The profit pressure that shareholders and investors put on a company in a global competition environment may lead to the unfortunate conclusion that deriving a profit is more important than creating social benefits. In return companies may, through the use of a variety of channels such as corporate communication, pretend that they attribute great importance to social benefits so as to ensure that their reputation is not damaged in the eyes of the public because of that unfortunate conclusion. Doing so may mean the beginning of an end. A small step to bend the truth once may pave the way to a series of lies that can potentially destroy a company.

Targeting Continuous Growth:

A very simple equation: is it feasible to ensure infinite growth in a finite world?

How ethically acceptable is a model which grows by promoting continued consumption and which increases business assets while growing but which also flagrantly destroys resources, causing stakeholders, the environment and the public to pay a heavy price? How ethical and sustainable is it to turn wars, diseases or environmental problems into production and services to further accelerate the wheels of growth and consumption?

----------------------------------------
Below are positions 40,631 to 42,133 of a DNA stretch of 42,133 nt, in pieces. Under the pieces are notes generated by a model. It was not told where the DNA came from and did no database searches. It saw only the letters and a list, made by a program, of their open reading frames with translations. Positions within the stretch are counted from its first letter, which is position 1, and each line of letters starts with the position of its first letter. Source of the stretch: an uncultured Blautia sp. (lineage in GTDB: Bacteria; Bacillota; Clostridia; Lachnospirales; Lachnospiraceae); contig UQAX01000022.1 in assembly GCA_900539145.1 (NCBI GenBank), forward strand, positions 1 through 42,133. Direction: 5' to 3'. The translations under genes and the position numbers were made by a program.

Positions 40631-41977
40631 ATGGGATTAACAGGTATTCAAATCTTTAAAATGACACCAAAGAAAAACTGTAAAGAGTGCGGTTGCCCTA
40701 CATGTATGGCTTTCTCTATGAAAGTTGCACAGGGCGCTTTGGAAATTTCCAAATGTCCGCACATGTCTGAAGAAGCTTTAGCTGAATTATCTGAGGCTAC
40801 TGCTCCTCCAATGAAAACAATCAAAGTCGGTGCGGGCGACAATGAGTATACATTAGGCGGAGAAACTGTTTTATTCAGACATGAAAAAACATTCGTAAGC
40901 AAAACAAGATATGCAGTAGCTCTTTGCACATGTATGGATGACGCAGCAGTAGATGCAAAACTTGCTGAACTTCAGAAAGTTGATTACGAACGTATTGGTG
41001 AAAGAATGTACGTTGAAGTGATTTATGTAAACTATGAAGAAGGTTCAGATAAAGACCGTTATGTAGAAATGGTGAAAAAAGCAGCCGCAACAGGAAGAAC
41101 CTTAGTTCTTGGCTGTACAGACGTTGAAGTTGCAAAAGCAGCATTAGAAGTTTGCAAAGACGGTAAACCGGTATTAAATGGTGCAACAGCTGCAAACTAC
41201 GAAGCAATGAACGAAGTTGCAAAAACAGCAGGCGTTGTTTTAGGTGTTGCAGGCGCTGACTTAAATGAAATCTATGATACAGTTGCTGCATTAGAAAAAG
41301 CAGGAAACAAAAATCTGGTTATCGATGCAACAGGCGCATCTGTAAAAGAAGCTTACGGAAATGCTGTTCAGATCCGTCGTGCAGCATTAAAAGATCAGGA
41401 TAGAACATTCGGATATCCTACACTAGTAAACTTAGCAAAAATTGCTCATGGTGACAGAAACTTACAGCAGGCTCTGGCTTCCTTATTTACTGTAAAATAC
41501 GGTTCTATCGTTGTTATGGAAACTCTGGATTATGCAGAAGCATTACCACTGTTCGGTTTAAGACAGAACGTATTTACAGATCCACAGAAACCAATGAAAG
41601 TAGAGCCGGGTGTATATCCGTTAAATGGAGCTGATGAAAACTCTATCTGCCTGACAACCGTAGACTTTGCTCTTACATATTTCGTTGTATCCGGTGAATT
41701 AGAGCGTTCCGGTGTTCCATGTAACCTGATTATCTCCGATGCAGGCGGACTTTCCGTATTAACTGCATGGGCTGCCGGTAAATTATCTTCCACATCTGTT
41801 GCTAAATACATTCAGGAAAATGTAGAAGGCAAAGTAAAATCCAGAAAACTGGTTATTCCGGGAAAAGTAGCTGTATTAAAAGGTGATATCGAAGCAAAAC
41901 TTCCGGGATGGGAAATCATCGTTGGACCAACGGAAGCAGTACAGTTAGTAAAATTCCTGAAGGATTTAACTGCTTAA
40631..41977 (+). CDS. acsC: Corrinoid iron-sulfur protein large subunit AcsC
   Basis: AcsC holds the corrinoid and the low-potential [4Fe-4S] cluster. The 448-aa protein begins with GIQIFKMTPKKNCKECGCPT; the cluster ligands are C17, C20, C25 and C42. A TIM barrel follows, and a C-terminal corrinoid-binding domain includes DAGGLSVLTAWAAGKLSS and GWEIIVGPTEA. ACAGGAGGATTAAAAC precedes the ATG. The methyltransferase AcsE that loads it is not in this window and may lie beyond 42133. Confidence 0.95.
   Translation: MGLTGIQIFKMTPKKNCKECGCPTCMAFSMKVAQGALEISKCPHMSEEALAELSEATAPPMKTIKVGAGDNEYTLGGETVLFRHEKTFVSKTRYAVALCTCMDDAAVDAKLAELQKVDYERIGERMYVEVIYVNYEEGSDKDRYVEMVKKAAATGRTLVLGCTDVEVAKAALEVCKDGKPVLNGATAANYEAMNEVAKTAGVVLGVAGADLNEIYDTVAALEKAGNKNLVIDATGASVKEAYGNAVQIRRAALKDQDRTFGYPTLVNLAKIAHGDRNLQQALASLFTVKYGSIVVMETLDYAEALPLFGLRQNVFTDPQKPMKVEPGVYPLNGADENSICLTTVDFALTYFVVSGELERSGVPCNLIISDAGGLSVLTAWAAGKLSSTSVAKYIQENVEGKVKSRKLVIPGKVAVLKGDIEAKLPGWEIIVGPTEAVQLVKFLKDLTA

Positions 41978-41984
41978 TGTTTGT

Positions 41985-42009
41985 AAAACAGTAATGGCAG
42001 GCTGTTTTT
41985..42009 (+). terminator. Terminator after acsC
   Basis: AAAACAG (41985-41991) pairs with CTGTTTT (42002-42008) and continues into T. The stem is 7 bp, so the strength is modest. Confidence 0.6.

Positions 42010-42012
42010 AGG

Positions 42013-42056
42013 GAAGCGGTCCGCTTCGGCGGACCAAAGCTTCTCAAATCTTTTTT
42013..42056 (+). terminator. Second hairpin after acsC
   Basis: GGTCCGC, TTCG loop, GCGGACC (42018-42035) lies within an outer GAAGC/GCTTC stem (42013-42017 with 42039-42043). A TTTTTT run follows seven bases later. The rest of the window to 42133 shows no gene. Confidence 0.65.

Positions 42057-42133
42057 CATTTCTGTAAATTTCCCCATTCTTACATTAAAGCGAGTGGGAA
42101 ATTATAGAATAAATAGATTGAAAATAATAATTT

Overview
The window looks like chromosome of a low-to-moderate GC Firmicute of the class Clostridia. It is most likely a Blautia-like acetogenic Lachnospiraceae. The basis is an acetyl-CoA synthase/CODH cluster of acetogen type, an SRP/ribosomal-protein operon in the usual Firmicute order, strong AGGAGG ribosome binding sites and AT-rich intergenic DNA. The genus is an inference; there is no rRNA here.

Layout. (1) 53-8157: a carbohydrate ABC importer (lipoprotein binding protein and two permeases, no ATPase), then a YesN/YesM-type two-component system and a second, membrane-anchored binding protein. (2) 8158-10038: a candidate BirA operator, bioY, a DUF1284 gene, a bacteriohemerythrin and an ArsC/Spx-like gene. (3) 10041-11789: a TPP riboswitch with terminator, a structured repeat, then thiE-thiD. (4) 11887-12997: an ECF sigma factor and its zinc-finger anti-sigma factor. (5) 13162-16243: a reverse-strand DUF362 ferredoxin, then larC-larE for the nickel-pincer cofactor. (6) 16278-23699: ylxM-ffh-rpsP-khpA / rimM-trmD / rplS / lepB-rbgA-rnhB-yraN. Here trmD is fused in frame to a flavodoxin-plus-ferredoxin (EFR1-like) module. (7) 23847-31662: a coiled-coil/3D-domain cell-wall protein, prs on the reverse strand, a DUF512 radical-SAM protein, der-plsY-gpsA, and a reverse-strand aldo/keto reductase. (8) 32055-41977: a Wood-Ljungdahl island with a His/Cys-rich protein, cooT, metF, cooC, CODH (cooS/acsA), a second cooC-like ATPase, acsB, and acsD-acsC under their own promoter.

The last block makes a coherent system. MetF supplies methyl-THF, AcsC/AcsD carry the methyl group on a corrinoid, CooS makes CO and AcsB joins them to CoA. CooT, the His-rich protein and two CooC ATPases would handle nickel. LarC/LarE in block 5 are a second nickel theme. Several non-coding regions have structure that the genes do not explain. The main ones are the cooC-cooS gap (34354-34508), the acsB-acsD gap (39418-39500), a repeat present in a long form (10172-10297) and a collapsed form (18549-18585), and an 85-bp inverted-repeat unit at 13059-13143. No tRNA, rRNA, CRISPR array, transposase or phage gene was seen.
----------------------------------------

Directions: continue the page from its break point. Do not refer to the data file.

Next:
I believe that any giant corporation that overgrows to such an extent that they become able to direct country politics and which, in a way, kills any chance of survival for local businesses through global expansion, suffers from serious management problems. Yes, the financial-statement-based reporting structure of such giant corporations can be monitored to some extent by means of ERP, internal control systems, internal and external independent auditing mechanisms but their top decision mechanisms, which cannot be monitored in the same manner, may contain some flaws. In addition, I believe that another important contributor to the fallibility of decisions is the lack or insufficiency of communication between management and local branches of a corporation, which is such a wide topic that it deserves another article. The incredible amount information that individual managers or the members of the executive board or the board of directors need to be provided with is truly beyond human capacity to take in. Since this is the case, these individuals are having to make their decisions based on the restricted information presented to them, which results in making errors- especially in corporations whose field of responsibility and accountability run across continents.

Unfair Competition: